In a brilliant stroke director Karen Robinson has imbued Moli?re's hilarious play "The School for Wives" with the madcap abandon of vaudeville.
Never is a hat removed without flourish, a cane raised without flamboyance, or a gesture proffered without panache.
And the costumes! Sure, Chris Kayser's infinitely debonair beard and moustache speak volumes about the preening peacock he portrays, but his character's presence truly becomes a testament to buffoonery by virtue of an extravagant overcoat designed by Christine Turbitt. The designer proves equally imaginative with every other garment on stage.
So let's start adding the merits of the production lest we lose track.
We have a scabrous indictment of the male ego composed in deliciously ribald rhyme but freed from the insistent demands of meter by the director and actors. Further, the 17th century work is presented in a mellifluous world premiere translation by Ranjit Bolt.
Then there is the vaudevillian context which imbues the performance with a gaiety transcending the written word. And finally, there are the actors. Can it be the company's never been better?
Kayser, gifted, multi-talented, is at the top of his game this season. Perhaps the jaded are defined by their blas? response to excellence but unless you count yourself among those for whom exposure to the superior induces ennui, you owe it to yourself to watch the man work.
Better still, those accustomed to Kayser's abilities will be delighted to watch him share the stage with Daniel May. If Kayser's performance resonates with echoes of Terry Thomas and Jack Lemmon, May's brings to mind Zeppo Marx and Dick Powell.
May has never been better. A song and dance man in his soul, every glide, every pirouette is a celebration of that halcyon period between the two world wars when life in America was just a bowl of cherries. Would that we all could dress in top hat and tails and trip the light fantastic.
In truth, until the appearance of Agnes (Karan Kendrick), though the dialogue is witty the contributions of May and Kayser carry those of the playwright. There are even a few moments when the otherwise terrific production lags a wee bit.
But with the arrival of Agnes (Kendrick) all that changes. As physically demonstrative as her leading men, Kendrick complements their fluidity with her own. No doubt a characterization envisioned by the director, even the best laid plans fall short when undermined by an actor without sufficient chops.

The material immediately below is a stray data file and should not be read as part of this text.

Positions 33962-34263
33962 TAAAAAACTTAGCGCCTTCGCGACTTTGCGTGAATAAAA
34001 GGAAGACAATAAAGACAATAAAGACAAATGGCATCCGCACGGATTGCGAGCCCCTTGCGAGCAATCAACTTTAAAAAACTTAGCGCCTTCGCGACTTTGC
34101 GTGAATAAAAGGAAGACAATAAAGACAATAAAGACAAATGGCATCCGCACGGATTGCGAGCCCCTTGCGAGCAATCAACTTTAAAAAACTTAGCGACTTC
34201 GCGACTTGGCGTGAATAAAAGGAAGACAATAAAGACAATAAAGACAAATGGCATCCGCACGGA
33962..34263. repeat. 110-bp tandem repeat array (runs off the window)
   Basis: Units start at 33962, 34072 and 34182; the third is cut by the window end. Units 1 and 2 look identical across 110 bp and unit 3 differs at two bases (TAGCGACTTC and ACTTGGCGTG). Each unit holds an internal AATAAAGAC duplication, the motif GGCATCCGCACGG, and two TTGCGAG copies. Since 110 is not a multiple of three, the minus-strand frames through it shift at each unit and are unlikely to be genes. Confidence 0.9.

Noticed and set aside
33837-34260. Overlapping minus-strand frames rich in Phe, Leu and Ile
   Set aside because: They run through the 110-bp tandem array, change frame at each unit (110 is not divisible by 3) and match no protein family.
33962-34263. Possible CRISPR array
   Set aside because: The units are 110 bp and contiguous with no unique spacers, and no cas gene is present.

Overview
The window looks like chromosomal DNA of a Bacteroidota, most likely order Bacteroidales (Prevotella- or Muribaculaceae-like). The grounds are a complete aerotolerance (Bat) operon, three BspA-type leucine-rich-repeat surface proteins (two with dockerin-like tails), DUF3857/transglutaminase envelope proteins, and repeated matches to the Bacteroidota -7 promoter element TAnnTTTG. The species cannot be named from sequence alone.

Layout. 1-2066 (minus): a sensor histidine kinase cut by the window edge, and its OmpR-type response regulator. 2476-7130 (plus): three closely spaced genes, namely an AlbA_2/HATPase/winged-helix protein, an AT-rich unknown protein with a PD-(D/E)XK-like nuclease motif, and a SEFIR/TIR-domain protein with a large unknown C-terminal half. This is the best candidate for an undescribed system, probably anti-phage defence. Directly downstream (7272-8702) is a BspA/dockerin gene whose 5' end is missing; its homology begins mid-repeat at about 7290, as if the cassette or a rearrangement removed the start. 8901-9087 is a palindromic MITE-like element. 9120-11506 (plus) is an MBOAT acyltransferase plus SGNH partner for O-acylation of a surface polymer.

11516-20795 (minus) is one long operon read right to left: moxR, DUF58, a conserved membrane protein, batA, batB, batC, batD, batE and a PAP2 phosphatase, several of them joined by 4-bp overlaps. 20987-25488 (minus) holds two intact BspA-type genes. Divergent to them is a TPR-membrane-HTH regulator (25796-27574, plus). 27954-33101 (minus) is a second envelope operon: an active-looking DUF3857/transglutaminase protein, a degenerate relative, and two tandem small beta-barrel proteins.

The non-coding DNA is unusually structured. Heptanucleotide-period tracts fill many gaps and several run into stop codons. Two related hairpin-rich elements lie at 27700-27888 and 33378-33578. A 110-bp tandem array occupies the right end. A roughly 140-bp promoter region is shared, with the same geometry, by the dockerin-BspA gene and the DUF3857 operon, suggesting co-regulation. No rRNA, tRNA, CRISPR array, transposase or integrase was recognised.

Kendrick's got what it takes n and more. As Agnes tiptoes demurely, her arms suggestive of the style of acting that allowed silent film star Lillian Gish to appear so vulnerable, it is she who provides a substance (deliberately) lacking in her feckless suitors.
And it is with the introduction of Agnes that our attention is drawn away from the clowning (deft though it is) and into the plot.
It is an age of cuckoldry with all the attendant humiliation for those men whose wives have found recreation elsewhere. Being of particularly diminished character and insignificant consequence, Arnolphe (Kayser) has attempted to thwart the efforts of back door men one and all by taking Agnes (Kendrick) as his ward whilst extremely young.
Taking pains to leave the delicate lass cloistered, untutored, and innocent of the ways of the world, the scoundrel boasts of his absolute confidence that when the time comes for marriage Agnes will be pure as driven snow.
Nobody expected the Spanish Inquisition.
It turns out Little Miss Innocent is already being pursued by Horace (May) who, having wended his way into her heart, trembles with all the anticipation the contemplation of life's sweet mystery may bring. Worse still, Arnolphe is the young man's confidant.
Having no idea that Arnolphe is Agnes's protector, though aware there is such a one guarding the sanctity of that budding flower, Horace shares his plans of conquest with Arnolphe.
Kayser has a ball with this. Arnolphe is distraught, beside himself, at wits end. Horace's every articulated stratagem a dagger, the only thing that could possibly make matters worse is Agnes's complicity in this back door love. Guess what!
Things get positively riotous at times. Aside from those couple of brief moments described above, this production is a side splitter. There's a lot of talent on this stage and you can be the beneficiary.
Indicative of the quality of actors at hand, Chris Ensweiler, absolutely convincing as the conniving snake Don John in the company's concurrent production of Shakespeare's "Much Ado About Nothing" (also marvelous!), creates a character diametrically opposed to the aforementioned rat.
What fun it must be for an individual to explore the extremes of his or her craft. And what pride one must feel in accomplishing the task so admirably.
Imagine the fun when an entire company engages in such an exploration collectively as is the case in repertory. The enormous fun experienced by the Georgia Shakespeare Festival ensemble leaps from the stage and takes a clean shot at your funny bone. Allow yourself the pleasure.